James’ News & Progress – 24 April 2009

Starting the week with a cannula (a temporary needle inserted to administer antibiotics) hanging out of my left wrist – part of the paraphernalia left over from my visit to North Shore Hospital – was always going to be slightly frustrating from a rehabilitation perspective. However, being back at Moorong was a welcome relief given that I’d spent most of my time in hospital in a non spinal ward where the level of care can be variable to say the least.

Once I received the all clear from the doctors on Tuesday to have the cannula removed it meant that I could now start spending at least half of every day in my manual wheelchair. Given the limited strength in my left arm, progress is very slow and the time taken making my way from appointment to appointment tends to vary.

As previously mentioned, many spinal cord injury sufferers experience spasticity in their muscles which lead to random involuntary spasms to various body parts. These are effectively caused by the brain sending messages which fail to reach their intended muscles and redirect randomly to others. They can obviously be very destructive when trying to complete physiotherapy, both in the larger muscle groups used for balance and control, as well as finer motor skills and coordination. In my case, spasms continue to hinder my progression in physiotherapy and occupational therapy, not to mention damaging sleeping patterns (e.g. legs suddenly flying out of bed in the middle of the night). Currently, the most concerning element is spasticity in the calves which is limiting my ability to balance when standing, as well as trying to make initial forward movements through the legs.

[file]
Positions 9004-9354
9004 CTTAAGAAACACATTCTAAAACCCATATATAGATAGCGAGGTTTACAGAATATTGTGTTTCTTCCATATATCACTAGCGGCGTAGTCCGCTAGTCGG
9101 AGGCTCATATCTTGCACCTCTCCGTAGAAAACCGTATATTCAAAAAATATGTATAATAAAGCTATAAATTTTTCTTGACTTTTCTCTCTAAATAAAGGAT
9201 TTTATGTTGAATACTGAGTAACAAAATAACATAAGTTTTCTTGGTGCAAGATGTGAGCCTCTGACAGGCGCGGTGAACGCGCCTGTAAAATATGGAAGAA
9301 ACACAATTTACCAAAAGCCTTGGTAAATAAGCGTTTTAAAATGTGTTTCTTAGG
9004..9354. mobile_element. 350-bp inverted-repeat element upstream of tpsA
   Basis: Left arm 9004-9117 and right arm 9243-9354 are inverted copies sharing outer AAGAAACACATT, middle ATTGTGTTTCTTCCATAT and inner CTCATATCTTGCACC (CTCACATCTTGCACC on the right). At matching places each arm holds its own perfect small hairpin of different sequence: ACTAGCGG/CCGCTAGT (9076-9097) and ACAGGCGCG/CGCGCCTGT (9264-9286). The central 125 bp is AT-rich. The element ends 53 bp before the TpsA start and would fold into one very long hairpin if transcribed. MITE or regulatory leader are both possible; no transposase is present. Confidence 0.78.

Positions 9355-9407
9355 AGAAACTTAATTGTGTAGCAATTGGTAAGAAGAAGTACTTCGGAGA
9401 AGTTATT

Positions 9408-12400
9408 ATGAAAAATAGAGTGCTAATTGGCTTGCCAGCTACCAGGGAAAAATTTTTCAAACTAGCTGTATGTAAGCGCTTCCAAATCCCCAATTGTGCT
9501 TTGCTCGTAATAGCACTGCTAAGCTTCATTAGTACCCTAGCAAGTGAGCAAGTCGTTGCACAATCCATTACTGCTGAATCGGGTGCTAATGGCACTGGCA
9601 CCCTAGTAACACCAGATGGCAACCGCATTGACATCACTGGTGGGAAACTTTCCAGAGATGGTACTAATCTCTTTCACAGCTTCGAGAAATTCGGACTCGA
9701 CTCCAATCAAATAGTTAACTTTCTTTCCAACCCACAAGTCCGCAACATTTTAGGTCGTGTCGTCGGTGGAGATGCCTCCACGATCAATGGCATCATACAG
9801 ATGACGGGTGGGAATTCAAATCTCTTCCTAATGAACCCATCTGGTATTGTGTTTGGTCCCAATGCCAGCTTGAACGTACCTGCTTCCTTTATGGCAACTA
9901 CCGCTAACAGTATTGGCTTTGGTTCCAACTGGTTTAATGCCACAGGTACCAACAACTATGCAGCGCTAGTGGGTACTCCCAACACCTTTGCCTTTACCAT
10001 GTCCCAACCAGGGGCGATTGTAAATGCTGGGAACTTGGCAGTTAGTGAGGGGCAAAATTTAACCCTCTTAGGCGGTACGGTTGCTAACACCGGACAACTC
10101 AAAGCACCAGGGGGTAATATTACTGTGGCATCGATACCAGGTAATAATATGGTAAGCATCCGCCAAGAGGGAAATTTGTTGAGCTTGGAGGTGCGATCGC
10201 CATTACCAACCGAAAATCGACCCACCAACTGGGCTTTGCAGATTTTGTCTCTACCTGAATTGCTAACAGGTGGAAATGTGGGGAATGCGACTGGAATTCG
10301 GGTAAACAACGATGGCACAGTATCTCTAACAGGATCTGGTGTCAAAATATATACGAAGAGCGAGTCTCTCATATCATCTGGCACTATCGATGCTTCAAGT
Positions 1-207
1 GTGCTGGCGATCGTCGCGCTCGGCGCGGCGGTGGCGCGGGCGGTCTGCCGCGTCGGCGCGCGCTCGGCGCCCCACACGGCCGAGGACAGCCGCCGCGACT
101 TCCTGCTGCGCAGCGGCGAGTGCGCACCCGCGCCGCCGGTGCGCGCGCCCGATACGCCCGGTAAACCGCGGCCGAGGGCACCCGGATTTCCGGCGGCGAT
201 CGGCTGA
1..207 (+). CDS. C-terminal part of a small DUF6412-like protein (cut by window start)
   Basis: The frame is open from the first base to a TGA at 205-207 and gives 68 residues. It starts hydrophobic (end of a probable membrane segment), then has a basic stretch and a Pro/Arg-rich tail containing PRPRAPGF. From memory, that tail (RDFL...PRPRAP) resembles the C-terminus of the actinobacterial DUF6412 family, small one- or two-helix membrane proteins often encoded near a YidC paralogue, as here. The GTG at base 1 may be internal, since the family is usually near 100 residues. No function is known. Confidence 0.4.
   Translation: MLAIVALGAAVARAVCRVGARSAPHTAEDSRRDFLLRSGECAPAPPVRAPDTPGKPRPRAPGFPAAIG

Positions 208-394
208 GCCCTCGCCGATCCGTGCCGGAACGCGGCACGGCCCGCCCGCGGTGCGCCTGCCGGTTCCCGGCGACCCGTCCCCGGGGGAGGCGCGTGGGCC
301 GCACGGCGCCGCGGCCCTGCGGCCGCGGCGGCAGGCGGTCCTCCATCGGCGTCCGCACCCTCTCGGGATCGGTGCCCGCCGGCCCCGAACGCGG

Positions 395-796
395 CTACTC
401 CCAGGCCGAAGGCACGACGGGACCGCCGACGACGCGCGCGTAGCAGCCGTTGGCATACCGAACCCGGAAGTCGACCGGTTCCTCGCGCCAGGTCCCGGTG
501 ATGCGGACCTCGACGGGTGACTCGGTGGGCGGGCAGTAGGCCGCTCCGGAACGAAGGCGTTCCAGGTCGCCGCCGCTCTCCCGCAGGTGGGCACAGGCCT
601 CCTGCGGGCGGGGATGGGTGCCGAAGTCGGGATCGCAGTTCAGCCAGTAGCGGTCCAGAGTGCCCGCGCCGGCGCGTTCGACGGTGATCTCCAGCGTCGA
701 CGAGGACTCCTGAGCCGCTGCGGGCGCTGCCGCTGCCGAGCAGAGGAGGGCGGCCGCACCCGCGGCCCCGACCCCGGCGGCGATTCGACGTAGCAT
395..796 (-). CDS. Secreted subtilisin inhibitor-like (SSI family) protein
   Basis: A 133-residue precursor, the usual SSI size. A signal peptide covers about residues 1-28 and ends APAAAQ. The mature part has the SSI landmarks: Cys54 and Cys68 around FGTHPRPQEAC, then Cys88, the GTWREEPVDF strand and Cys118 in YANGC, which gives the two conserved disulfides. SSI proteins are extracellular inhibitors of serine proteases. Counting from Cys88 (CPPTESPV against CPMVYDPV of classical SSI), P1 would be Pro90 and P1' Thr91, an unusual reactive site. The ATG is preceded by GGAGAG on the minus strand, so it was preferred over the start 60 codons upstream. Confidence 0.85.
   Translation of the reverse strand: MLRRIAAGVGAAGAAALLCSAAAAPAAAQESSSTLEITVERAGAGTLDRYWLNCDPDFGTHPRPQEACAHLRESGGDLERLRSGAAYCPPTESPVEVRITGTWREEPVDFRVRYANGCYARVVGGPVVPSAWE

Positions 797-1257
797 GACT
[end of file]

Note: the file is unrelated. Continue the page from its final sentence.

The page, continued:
Because of the severity of these spasms, my medical team have suggested that I consider trying a baclofen pump which would be inserted under the skin to administer regular doses of the anti-spasm drug, baclofen, directly into the spine. This is obviously quite a serious procedure which we will be considering in the coming weeks given the ineffectiveness of the current oral alternative.

With the end of the week also came the departure of my committed and highly enthusiastic physiotherapist, Marsha Benn, who has gone on maternity leave. She has been fantastic during my time in Moorong and I wish her and “Rocco” (my nickname for her baby) all the best.